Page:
Once you've confirmed the proper way around, gently insert the module into the slot at a slight angle:
Lower the other end in and push the stick firmly into place by pressing down on top of the module. Doing so might automatically snap the hinge/clip back into place (if that happens, don't worry because you've done it right).
To properly install the module all the way in, you might need to give it a firm little press from the top, but never use too much force because it shouldn't require a crazy amount of force if you're aligned it properly. To properly seat it all the way, it might be easier to press down on either side one at a time:
Once you've installed your RAM properly, you should be able to fairly easily lock the clip/s on the motherboard socket/s back into place (if the clip didn't automatically lock itself - depends on the motherboard). Now, simply repeat this process for any other RAM sticks you're installing, and that's pretty much it for installing memory. Definitely one of the easiest, quickest parts to install in a computer without a doubt. There's really nothing that can go too wrong with installing RAM.
Installing Other Parts? How to Assemble a PC for Beginners
Yes, installing RAM is the same process no matter what type of memory you're using. At the end of the day, RAM is always just going to be a simple horizontal stick that you slot into place. But do remember that DDR4 and DDR5 are NOT interchangeable as they have different physical sizes. So, while the steps on how to install RAM is the same for both DDR4 and DD5, you cannot install a DDR4 module in a DDR5 motherboard (or vice versa).
Related: DDR4 vs DDR5 Explained
For single channel memory? No. For installing dual-channel memory? Yes. With 2 or more RAM sticks to install, there are certain sockets you want to install them in to guarantee they perform at their maximum speed and stability.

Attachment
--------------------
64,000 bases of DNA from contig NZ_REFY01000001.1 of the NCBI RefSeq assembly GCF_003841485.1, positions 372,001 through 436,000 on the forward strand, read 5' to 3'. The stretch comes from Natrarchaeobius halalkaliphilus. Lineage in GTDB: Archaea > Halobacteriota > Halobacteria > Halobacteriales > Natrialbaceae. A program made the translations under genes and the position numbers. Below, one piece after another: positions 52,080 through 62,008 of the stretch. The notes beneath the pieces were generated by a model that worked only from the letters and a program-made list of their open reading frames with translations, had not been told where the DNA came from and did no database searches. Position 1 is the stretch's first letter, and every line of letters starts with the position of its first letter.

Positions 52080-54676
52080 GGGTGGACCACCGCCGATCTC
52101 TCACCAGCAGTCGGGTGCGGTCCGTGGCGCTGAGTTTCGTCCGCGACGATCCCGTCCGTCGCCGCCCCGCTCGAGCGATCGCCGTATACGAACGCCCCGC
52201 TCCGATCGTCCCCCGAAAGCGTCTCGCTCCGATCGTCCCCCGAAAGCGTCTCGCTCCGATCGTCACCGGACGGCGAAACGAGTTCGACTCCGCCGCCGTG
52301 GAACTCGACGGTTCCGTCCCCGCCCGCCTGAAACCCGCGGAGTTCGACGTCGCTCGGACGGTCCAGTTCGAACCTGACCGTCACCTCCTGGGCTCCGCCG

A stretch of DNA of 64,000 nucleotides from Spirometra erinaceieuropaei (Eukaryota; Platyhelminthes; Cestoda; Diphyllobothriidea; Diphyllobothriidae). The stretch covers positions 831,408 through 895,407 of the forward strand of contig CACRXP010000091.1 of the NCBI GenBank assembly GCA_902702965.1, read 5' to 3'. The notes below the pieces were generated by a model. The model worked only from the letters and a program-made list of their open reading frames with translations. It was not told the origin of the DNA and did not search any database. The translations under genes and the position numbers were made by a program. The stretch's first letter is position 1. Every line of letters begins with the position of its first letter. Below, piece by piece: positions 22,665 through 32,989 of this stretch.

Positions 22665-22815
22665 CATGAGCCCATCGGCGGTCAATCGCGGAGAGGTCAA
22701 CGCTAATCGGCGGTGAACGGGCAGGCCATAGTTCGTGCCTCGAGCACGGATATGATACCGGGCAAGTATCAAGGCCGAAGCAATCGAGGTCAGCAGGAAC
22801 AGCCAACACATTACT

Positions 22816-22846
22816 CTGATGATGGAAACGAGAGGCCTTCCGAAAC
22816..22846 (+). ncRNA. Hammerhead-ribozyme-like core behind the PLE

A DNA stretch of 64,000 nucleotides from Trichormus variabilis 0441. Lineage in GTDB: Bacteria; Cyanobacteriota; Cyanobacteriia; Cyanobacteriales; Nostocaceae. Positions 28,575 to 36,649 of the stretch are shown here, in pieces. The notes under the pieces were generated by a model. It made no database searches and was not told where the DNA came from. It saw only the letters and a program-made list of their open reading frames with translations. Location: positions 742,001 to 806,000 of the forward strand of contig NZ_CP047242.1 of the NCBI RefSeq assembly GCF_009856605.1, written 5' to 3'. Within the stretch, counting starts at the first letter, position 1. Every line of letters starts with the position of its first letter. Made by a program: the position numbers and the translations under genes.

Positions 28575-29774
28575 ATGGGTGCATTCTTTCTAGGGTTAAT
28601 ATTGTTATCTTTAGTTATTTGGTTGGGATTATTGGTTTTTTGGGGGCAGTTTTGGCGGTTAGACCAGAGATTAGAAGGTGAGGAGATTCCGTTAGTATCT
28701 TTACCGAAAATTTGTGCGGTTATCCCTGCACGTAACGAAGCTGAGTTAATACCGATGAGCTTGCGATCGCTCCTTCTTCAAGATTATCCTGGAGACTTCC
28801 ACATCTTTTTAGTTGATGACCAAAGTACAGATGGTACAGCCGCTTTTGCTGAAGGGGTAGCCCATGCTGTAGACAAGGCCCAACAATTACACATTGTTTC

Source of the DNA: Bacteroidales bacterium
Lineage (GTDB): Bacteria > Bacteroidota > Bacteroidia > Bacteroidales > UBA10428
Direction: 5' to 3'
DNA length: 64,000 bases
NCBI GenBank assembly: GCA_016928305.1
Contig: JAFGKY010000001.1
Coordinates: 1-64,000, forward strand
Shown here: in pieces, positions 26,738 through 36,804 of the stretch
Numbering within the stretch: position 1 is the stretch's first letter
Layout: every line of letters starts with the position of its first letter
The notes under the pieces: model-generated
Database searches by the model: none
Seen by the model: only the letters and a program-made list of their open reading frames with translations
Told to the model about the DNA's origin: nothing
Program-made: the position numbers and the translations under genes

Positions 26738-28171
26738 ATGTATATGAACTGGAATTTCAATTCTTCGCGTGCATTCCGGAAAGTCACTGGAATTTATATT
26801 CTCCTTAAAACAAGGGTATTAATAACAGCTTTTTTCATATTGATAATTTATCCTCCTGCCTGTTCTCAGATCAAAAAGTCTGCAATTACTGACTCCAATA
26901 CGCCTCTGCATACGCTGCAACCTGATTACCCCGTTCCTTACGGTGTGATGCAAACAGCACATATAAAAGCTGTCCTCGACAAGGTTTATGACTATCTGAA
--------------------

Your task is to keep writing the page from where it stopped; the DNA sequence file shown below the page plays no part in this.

Chances are you'll be fine with mixing memory modules from different manufacturers/brands, however only if you use sticks that have the same speed AND timings. But in saying that, mixing RAM brands isn't guaranteed to work and it might cause issues if you get unlucky, so it's generally not recommended to do if you can avoid it.
Should you try and fill all your memory slots? Generally speaking, it doesn't matter to system performance whether you fill all available RAM slots on your motherboard or you leave some free. The only reason you might want to ensure you fill the slots is for aesthetics purposes if you feel your build would look a tad bare with a bunch of empty slots. The plus of leaving some RAM slots free in your new PC build means you can add a RAM upgrade later on.
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Indie game dev currently working on my first public release after years of hobby projects, a story-driven VR FPS built with Unreal Engine (to be announced soon here for anyone into VR FPS's). Also likes writing about tech, which also helps fund development of the game.
My favs of all time are OOT, Perfect Dark, MGS1, MGS2, GE007, DKC2, THPS3, HL1, and HL2, with the most recent addition to my list of immortals being the VR masterpiece Alyx. If you want help with a new build feel free to ask on the main PC builds guide. If you found the site extra helpful and wish to support the work I do here, sharing an article with a friend helps a lot and is much appreciated. - Julz